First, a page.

Rosewood Massacre Essay
Minnie Lee Langley, who was in the Carrier house siege, recalls that she stepped over many white bodies on the porch when she left the house.
Several eyewitnesses claim to have seen a mass grave filled with black people; one remembers a plow brought from Cedar Key that covered 26 bodies.
In 1993, the Florida Legislature commissioned a report on the incident.
As a result of the findings, Florida became the first U. state to compensate survivors and their descendants for damages incurred because of racial violence.
Although the rioting was widely reported around the United States at the time, few official records documented the event.
Survivors, their descendants, and the perpetrators remained silent about Rosewood for decades.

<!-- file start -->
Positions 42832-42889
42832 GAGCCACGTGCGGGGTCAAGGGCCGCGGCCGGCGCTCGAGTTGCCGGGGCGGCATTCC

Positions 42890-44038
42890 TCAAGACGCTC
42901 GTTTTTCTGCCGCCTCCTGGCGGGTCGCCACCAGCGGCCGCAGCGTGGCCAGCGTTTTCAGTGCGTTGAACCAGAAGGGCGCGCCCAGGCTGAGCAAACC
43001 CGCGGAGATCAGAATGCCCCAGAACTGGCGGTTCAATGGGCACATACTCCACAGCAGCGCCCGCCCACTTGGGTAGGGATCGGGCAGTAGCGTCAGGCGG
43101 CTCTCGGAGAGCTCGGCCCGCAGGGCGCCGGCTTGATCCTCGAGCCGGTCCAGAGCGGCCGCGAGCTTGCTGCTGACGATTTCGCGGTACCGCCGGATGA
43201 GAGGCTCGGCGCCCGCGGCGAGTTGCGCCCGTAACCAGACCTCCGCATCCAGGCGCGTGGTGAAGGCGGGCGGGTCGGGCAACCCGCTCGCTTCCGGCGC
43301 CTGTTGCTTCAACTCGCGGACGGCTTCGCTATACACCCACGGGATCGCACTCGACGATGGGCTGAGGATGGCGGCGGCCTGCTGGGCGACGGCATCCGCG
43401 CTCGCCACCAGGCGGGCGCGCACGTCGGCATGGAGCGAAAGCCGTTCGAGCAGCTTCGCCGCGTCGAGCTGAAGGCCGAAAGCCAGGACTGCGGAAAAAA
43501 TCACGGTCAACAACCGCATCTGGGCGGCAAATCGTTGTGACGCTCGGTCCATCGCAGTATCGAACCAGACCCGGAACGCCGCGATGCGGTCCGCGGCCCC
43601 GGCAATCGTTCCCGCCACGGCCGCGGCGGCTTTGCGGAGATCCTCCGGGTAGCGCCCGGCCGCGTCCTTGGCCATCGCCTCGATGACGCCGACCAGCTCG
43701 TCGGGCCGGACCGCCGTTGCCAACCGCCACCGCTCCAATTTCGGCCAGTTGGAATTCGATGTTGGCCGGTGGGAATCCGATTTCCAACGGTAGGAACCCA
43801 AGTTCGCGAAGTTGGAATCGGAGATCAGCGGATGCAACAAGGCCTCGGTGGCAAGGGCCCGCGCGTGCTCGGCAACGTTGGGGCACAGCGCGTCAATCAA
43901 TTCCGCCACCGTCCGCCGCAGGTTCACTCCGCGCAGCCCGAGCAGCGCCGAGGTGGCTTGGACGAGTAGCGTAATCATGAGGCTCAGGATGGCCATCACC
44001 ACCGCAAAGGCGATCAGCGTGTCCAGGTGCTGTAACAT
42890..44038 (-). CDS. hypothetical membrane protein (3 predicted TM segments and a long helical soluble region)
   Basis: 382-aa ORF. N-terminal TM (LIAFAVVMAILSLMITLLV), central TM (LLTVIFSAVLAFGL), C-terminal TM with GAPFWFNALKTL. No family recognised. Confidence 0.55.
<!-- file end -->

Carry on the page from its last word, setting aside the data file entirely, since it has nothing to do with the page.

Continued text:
Some families owned pianos, organs, and other symbols of middle-class prosperity.Most of the local economy drew on the timber industry; the name Rosewood refers to the reddish color of cut cedar wood.Two pencil mills were founded nearby in Cedar Key; local residents also worked in several turpentine mills and a sawmill three miles (4.8 km) away in Sumner, in addition to farming of citrus and cotton.The Rosewood massacre was a racially motivated massacre of black people and destruction of a black town that took place during the first week of January 1923 in rural Levy County, Florida.At least six black people and two white people were killed, though eyewitness accounts suggested a higher death toll of 27 to 150.No arrests were made for what happened in Rosewood.The town was abandoned by its former black and white residents; none ever moved back, and the town ceased to exist.Before the massacre, the town of Rosewood had been a quiet, primarily black, self-sufficient whistle stop on the Seaboard Air Line Railway.Trouble began when white men from several nearby towns lynched a black Rosewood resident because of unsupported accusations that a white woman in nearby Sumner had been beaten and possibly raped by a black drifter.The Goins family brought the turpentine industry to the area, and in the years preceding the attacks were the second largest landowners in Levy County.The population of Rosewood peaked in 1915 at 355 people. In 1920, the combined population of both towns was 638 (344 black and 294 white).